On April 20, 2010, in United States v. Stevens, the Court struck down an animal cruelty law. Writing for an 8–1 majority, Roberts found that a federal statute criminalizing the commercial production, sale, or possession of depictions of cruelty to animals was an unconstitutional abridgment of the First Amendment right to freedom of speech. The Court held that the statute was substantially overbroad; for example, it could allow prosecutions for selling photos of out-of-season hunting.[152]

On March 2, 2011, Roberts wrote the majority opinion in Snyder v. Phelps, holding that speech as a matter of public concern, even if considered offense or outrageous, cannot be the basis of liability for a tort of emotional stress.[153][154] In doing so, he wrote that comments Phelps made constituted "matters of public import" as they related to societal issues and that Snyder was not determined to be a "captive audience" as determined by the captive audience doctrine.[155][156] In his conclusion, Roberts wrote, "On the facts before us, we cannot react to that pain by punishing the speaker. As a nation, we have chosen a different course—to protect even hurtful speech on public issues to ensure that we do not stifle public debate."[157]

Health care reform

On June 28, 2012, Roberts wrote the majority opinion in National Federation of Independent Business v. Sebelius, which upheld the Patient Protection and Affordable Care Act by a 5–4 vote. The Court found that although the Act's "individual mandate" component could not be upheld under the Commerce Clause, the mandate could be construed as a tax and was therefore valid under Congress's authority to "lay and collect taxes".[158][159] The Court overturned a portion of the law related to the withholding of funds from states that did not comply with the expansion of Medicaid; Roberts wrote that "Congress is not free ... to penalize states that choose not to participate in that new program by taking away their existing Medicaid funding."[159] Sources within the Supreme Court said that Roberts switched his vote regarding the individual mandate sometime after an initial vote[160][161] and that he largely wrote both the majority and minority opinions.[162] This extremely unusual circumstance has also been used to explain why the minority opinion was unsigned, itself a rare phenomenon at the Supreme Court.[162]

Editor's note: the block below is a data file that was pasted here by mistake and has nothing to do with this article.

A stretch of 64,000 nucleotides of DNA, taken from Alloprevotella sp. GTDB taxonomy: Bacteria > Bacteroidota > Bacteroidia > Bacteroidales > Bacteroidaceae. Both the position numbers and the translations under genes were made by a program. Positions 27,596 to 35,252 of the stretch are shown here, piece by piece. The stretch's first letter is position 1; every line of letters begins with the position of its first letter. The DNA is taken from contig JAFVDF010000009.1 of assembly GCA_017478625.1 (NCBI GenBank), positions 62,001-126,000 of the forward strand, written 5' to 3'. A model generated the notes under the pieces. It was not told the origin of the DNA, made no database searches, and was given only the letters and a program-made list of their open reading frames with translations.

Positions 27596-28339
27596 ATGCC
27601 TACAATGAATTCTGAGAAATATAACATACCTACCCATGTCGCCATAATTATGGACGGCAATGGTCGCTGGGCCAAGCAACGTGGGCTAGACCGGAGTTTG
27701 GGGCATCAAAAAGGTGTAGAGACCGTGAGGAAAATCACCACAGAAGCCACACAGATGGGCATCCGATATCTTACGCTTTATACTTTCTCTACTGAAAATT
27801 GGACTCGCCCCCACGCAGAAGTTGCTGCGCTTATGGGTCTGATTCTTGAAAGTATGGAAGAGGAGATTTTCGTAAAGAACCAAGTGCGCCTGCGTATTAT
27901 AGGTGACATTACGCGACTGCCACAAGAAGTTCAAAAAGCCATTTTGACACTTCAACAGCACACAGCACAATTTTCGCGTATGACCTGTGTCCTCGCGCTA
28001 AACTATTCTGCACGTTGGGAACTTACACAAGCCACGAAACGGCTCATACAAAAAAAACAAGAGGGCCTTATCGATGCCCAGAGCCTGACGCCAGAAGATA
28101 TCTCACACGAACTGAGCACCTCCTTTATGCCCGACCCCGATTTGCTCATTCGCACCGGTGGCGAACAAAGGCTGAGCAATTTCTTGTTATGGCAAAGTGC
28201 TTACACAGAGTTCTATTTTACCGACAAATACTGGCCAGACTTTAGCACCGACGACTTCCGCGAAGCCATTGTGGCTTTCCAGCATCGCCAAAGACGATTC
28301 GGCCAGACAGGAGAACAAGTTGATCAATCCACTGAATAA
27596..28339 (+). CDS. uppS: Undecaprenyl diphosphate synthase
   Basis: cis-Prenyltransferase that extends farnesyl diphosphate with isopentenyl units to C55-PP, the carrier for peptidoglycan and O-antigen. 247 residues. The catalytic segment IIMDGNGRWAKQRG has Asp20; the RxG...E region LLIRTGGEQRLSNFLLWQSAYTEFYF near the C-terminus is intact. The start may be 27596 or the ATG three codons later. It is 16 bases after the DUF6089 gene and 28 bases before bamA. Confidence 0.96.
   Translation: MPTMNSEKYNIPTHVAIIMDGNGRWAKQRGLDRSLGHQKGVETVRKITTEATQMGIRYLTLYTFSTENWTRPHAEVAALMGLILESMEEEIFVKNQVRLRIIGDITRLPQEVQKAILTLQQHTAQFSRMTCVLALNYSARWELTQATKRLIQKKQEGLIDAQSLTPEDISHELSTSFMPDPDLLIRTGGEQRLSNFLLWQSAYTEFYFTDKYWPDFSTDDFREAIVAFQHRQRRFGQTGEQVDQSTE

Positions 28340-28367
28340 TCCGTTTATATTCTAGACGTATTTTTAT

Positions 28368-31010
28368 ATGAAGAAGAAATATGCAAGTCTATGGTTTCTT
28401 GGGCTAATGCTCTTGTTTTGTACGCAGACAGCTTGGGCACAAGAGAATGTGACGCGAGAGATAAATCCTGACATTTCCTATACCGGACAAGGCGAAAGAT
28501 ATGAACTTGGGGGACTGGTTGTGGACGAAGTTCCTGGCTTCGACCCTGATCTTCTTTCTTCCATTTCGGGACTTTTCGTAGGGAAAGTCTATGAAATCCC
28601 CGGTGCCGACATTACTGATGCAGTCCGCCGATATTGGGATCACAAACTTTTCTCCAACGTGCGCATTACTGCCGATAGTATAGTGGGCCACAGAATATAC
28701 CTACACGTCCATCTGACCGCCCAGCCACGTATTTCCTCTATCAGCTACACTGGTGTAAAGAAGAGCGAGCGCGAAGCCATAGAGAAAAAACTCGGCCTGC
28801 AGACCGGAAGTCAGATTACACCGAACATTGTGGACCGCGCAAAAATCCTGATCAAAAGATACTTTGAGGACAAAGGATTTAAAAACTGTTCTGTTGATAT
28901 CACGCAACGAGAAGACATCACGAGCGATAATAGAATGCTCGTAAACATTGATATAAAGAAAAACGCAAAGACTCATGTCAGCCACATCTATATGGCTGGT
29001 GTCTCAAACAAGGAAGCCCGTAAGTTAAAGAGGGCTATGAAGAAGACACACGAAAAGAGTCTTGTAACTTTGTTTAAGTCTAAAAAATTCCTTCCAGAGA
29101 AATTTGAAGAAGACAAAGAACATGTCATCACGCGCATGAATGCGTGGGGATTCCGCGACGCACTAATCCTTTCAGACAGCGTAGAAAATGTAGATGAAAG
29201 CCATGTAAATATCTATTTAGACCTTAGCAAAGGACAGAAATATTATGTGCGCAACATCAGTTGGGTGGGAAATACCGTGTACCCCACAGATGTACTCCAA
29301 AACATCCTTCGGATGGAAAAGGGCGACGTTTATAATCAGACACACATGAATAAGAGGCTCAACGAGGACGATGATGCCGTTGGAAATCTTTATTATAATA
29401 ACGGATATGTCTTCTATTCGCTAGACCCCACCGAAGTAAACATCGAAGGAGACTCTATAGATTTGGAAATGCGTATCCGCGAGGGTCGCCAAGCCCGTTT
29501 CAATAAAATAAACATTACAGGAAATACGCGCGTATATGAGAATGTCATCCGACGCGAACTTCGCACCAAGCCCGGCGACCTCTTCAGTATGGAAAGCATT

LGBT rights

In Hollingsworth v. Perry (2013), Roberts wrote the 5–4 majority opinion holding that petitioners, appealing a lower court ruling that California's Proposition 8 was unconstitutional, lacked standing to sue, with the result that same-sex marriages resumed in California.[163] Roberts dissented in United States v. Windsor, in which a 5–4 majority ruled that key parts of the Defense of Marriage Act were unconstitutional.[164] The court found that the federal government must recognize same-sex marriages that certain states have approved. Roberts dissented in Obergefell v. Hodges, in which Kennedy wrote for the majority, again 5–4, that same-sex couples had a right to marry.[165] In Pavan v. Smith, the Supreme Court "summarily overruled" the Arkansas Supreme Court's decision that the state does not have to list same-sex spouses on birth certificates; Thomas, Alito, and Gorsuch dissented, but Roberts joined the majority.[166] In the cases of Bostock v. Clayton County, Altitude Express, Inc. v. Zarda, and R.G. & G.R. Harris Funeral Homes Inc. v. Equal Employment Opportunity Commission (2020), heard together, Roberts ruled with the 6–3 majority that businesses cannot discriminate against LGBT people in matters of employment.[167] In October 2020, Roberts joined the justices in an "apparently unanimous" decision to reject an appeal from Kim Davis, who refused to provide marriage licenses to same-sex couples.[168]

In Fulton v. City of Philadelphia (2021), Roberts joined a unanimous decision in favor of a Catholic adoption agency that the City of Philadelphia had denied a contract for its policy not to adopt to same-sex couples; he was also part of the majority that declined to reconsider or overturn Employment Division v. Smith, "an important precedent limiting First Amendment protections for religious practices."[169] Also in 2021, he was one of the six justices who declined to hear an appeal by a Washington State florist who refused service to a same-sex couple based on her religious beliefs against same-sex marriage; because four votes are required to hear a case, the lower court judgments against the florist remain in place.[170][171][172] In November 2021, Roberts voted with the majority in a 6–3 decision to reject an appeal from Mercy San Juan Medical Center, a hospital affiliated with the Roman Catholic Church, which had sought to deny a hysterectomy to a transgender patient on religious grounds.[173] Thomas, Alito, and Gorsuch dissented; the vote to reject the appeal left in place a lower court ruling in the patient's favor.[174][175]